Taken together, one interpretation of our findings is that the establishment of lowland plants in warming alpine ecosystems accelerates intrinsic rates of microbial respiration (Figures 3 and 6a), leading to soil carbon release at baseline levels of microbial biomass (Figures 1 and 3c), a coupled decline in microbial biomass (Figure 6c) and a cessation of further carbon loss from the ecosystem (Figures 5a and 6d). Although such a mechanism has been reported in other ecosystems (Walker et al., 2018; Melillo et al., 2017), applying it here is speculative without additional timepoints because field soil measurements came from a single sampling event after soil carbon had already been lost from the ecosystem. For instance, an alternative mechanism could be that soil microbes acclimate to the presence of lowland plants and this decelerated microbial processes over time (Crowther and Bradford, 2013; Bradford et al., 2019; Melillo et al., 2017). Nevertheless, it remains true that biomass-specific microbial growth and respiration affect the soil system as a function of microbial biomass, and here changes to microbial biomass could explain the behaviour of the soil system in both glasshouse and field experiments. We also found no evidence that soil microbes instead changed their resource use strategy in the presence versus absence of lowland plants (i.e. carbon use efficiency; Figure 6f; Supplementary file 1; p < 0.001; Tukey: p = 0.996), pointing away from microbial acclimation as an alternative mechanism. Beyond the mechanism for lowland plant effects on alpine soil carbon loss, it is conceivable that soil carbon loss is not isolated to a single season, but will reoccur in the future even without further warming or lowland plant arrival. This is especially true in the western Alps experiment where warming yielded a net output of carbon dioxide from the ecosystem (Figure 5a). Moreover, in our field experiments we simulated a single event of lowland plant establishment and at relatively low abundance in the community (mean ± SE relative cover: 4.7% ± 0.7%), raising the possibility that increases in lowland plant cover or repeated establishment events in the future could facilitate further decreases in alpine soil carbon content under warming.

General conclusions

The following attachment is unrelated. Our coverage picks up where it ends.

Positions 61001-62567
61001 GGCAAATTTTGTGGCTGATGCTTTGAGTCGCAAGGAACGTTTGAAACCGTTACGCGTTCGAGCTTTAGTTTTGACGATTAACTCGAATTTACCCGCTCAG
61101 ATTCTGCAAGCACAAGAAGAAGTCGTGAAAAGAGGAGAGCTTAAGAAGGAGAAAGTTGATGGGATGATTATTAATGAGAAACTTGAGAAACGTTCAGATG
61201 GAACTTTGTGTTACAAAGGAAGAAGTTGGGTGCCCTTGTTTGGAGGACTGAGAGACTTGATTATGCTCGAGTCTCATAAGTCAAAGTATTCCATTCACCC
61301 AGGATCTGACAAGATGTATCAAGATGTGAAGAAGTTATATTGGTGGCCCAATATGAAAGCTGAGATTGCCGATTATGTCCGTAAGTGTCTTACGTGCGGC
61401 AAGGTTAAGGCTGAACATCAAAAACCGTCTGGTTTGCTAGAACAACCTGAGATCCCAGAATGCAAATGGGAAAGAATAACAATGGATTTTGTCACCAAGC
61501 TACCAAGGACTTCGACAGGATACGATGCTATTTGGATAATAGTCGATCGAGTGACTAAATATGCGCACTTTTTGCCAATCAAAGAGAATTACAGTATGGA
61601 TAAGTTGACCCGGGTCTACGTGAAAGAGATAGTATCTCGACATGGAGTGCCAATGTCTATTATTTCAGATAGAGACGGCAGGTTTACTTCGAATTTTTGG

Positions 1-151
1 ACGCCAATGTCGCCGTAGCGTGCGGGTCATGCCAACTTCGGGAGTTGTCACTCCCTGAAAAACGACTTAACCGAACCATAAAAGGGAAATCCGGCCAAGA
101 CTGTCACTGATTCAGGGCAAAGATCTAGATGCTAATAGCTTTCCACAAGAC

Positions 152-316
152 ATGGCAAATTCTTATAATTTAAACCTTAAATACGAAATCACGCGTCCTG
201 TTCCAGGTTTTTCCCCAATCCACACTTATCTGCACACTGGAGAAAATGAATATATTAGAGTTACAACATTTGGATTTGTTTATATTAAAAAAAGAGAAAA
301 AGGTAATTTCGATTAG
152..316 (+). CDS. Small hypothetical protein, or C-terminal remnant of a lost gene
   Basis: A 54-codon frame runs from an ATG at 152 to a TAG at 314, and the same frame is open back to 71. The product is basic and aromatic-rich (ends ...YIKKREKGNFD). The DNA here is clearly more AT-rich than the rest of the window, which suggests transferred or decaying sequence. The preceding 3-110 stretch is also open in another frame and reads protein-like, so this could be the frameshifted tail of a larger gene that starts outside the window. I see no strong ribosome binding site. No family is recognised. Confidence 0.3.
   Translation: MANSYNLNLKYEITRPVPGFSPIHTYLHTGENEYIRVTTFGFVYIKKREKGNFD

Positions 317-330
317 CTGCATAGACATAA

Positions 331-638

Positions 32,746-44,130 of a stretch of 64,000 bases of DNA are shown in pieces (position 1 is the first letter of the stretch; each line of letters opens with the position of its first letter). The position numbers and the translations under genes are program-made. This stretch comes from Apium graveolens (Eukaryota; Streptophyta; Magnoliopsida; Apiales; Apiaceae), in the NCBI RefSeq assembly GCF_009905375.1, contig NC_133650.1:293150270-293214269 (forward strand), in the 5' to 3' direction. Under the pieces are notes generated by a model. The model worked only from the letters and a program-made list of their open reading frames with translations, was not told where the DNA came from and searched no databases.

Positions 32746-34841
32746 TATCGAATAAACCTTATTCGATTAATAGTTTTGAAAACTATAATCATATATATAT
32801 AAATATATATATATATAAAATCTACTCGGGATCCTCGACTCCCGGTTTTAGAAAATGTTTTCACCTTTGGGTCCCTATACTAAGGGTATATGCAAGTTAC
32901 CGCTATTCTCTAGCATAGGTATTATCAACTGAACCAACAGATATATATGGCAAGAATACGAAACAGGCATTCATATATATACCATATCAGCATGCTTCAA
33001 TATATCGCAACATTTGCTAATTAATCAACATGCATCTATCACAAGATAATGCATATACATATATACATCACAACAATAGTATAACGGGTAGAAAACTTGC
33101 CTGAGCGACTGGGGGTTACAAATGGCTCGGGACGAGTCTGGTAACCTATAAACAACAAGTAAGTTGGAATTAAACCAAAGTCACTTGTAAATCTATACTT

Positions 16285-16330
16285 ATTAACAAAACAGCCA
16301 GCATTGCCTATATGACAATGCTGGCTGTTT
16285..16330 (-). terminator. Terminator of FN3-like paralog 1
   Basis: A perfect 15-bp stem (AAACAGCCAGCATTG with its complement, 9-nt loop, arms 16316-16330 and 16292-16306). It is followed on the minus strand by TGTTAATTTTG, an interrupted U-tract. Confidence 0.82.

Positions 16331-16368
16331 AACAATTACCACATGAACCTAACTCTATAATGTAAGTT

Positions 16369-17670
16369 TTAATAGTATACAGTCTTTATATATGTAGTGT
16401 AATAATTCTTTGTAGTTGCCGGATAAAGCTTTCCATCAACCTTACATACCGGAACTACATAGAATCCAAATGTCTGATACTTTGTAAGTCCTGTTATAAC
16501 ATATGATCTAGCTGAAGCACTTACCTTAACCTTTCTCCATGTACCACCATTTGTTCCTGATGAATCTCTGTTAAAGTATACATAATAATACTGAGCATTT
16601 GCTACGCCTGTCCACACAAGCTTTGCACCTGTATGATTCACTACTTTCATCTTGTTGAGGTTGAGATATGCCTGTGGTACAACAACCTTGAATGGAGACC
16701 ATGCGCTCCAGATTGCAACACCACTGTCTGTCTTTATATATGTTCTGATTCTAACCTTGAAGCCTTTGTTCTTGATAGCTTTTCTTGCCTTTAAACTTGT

In summary, we show that uphill migrations of native lowland plants have the capacity to facilitate warming effects on soil carbon loss from alpine ecosystems. This is important because it demonstrates that plant range expansions between herbaceous plant communities have the potential to contribute to climate feedbacks. These results contrast with expectations from woody species expansions in the Arctic, where shrubs with recalcitrant litter can slow carbon turnover in herbaceous communities and yield a negative climate feedback (Pearson et al., 2013; Cornelissen et al., 2007). We thus suggest that the influence of range expanding species on ecosystem carbon dynamics depends on the relative trait composition of migrating species versus the recipient community (Bjorkman et al., 2018), as well as subsequent effects on environmental processes (Pearson et al., 2013). While our findings demonstrate that lowland plants affect the rate of soil carbon release in the short term, short-term experiments, such as ours, cannot resolve whether lowland plants will also affect the total amount of soil carbon lost in the long term. This includes whether processes such as genetic adaptation (in both alpine and lowland plants) (Walker et al., 2019) or community change (Walker et al., 2016; Bardgett et al., 2013) will moderate soil carbon responses to gradual or sustained warming. Nevertheless, here decreases in soil carbon content occurred rapidly despite a low abundance of lowland plants, and increased with total lowland plant cover. Given that both warming and associated plant migrations will intensify over time (Rumpf et al., 2018; Steinbauer et al., 2018), our estimates of lowland plant impacts may be conservative – particularly if increases in lowland plant cover or repeated establishment events cause recurrent pulses of soil carbon release. Moreover, while alpine ecosystems store only a small fraction of total global soil carbon (Streit et al., 2014; Parker et al., 2015), redistributions among herbaceous plant communities are occurring globally (Parmesan, 2006; Lenoir and Svenning, 2015; Pecl et al., 2017; Dolezal et al., 2016; Rumpf et al., 2018; Steinbauer et al., 2018), including in similarly cool ecosystems in the Arctic that contain vast soil carbon stocks (Tarnocai et al., 2009). This raises the potential for resulting climate feedbacks to also be widespread. Future work should focus on testing the conditions under which this feedback could occur in different mountain regions, as well as other ecosystems experiencing influxes of range expanding plant species, on quantifying how deeply it occurs in shallow alpine soils, and on estimating the magnitude of the climate feedback given both ongoing warming and variation in rates of species range shifts.